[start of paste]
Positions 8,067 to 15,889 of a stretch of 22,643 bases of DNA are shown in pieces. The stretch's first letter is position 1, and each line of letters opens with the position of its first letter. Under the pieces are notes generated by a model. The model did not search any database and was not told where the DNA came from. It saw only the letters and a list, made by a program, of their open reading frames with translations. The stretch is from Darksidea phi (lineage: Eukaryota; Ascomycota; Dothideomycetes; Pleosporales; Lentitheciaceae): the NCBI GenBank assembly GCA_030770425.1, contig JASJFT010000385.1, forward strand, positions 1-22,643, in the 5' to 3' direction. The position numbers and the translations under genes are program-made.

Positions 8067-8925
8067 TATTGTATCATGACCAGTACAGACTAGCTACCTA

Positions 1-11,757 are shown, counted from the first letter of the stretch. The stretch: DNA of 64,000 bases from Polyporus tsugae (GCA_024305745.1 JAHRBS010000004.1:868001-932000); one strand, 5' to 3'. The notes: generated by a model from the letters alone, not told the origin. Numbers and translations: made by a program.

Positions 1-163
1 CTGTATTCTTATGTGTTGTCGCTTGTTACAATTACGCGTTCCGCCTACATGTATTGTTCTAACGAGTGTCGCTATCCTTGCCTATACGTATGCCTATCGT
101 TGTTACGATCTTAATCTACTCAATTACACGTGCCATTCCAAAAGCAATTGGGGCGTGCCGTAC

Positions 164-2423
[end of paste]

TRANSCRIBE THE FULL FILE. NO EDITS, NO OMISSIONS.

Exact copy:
Positions 8,067 to 15,889 of a stretch of 22,643 bases of DNA are shown in pieces. The stretch's first letter is position 1, and each line of letters opens with the position of its first letter. Under the pieces are notes generated by a model. The model did not search any database and was not told where the DNA came from. It saw only the letters and a list, made by a program, of their open reading frames with translations. The stretch is from Darksidea phi (lineage: Eukaryota; Ascomycota; Dothideomycetes; Pleosporales; Lentitheciaceae): the NCBI GenBank assembly GCA_030770425.1, contig JASJFT010000385.1, forward strand, positions 1-22,643, in the 5' to 3' direction. The position numbers and the translations under genes are program-made.

Positions 8067-8925
8067 TATTGTATCATGACCAGTACAGACTAGCTACCTA

Positions 1-11,757 are shown, counted from the first letter of the stretch. The stretch: DNA of 64,000 bases from Polyporus tsugae (GCA_024305745.1 JAHRBS010000004.1:868001-932000); one strand, 5' to 3'. The notes: generated by a model from the letters alone, not told the origin. Numbers and translations: made by a program.

Positions 1-163
1 CTGTATTCTTATGTGTTGTCGCTTGTTACAATTACGCGTTCCGCCTACATGTATTGTTCTAACGAGTGTCGCTATCCTTGCCTATACGTATGCCTATCGT
101 TGTTACGATCTTAATCTACTCAATTACACGTGCCATTCCAAAAGCAATTGGGGCGTGCCGTAC

Positions 164-2423